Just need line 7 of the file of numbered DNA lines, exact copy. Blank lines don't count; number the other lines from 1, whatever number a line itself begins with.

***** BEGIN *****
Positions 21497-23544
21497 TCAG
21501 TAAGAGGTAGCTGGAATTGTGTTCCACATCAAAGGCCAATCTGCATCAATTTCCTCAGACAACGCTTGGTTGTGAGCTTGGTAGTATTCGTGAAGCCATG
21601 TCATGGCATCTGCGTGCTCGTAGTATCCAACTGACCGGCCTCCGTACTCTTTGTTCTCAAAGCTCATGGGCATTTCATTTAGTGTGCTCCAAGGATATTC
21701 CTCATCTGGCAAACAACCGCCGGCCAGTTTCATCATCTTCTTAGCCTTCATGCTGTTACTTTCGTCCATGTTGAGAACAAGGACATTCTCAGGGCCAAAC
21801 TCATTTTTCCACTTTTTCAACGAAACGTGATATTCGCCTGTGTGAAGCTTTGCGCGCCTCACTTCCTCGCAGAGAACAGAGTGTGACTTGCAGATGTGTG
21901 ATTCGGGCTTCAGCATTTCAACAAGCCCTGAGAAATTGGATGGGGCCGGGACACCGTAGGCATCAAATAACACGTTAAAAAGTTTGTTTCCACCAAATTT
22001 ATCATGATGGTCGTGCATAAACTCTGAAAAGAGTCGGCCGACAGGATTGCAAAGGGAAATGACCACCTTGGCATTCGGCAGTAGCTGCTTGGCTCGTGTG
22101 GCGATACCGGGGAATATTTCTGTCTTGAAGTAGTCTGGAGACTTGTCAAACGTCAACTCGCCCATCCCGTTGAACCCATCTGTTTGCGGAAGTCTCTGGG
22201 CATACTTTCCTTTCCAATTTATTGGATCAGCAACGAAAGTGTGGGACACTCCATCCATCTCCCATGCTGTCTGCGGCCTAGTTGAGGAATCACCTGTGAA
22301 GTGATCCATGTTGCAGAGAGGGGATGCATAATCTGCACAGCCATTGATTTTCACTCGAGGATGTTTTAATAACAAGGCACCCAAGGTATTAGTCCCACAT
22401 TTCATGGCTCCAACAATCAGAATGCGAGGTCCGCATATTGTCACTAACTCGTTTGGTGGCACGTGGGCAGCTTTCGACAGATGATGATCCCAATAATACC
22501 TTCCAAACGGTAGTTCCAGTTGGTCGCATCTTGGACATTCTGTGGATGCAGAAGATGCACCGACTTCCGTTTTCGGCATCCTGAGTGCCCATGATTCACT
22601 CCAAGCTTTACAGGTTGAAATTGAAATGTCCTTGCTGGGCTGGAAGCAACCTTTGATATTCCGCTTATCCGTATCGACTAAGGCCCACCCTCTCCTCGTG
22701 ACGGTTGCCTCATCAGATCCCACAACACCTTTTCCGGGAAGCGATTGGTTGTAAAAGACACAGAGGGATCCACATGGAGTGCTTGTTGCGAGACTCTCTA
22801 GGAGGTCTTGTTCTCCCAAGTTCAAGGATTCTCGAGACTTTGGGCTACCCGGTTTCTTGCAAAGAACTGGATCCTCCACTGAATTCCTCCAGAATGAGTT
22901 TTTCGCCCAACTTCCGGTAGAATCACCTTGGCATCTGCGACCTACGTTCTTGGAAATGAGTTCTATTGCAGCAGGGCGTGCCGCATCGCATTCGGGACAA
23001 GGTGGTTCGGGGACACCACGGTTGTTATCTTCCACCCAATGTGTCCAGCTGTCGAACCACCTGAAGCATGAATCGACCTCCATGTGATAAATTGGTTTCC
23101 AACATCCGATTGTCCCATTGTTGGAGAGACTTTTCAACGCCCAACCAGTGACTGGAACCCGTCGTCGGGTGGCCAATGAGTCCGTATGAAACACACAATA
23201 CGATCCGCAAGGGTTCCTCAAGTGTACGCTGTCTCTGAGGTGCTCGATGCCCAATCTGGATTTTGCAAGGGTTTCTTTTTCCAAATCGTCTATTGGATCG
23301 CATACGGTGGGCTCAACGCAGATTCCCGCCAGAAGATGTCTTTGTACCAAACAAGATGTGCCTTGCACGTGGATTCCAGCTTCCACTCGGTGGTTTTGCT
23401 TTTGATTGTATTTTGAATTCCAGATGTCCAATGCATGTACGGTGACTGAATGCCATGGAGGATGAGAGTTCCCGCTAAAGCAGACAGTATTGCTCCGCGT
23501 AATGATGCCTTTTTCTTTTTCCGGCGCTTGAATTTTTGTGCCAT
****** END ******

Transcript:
21901 ATTCGGGCTTCAGCATTTCAACAAGCCCTGAGAAATTGGATGGGGCCGGGACACCGTAGGCATCAAATAACACGTTAAAAAGTTTGTTTCCACCAAATTT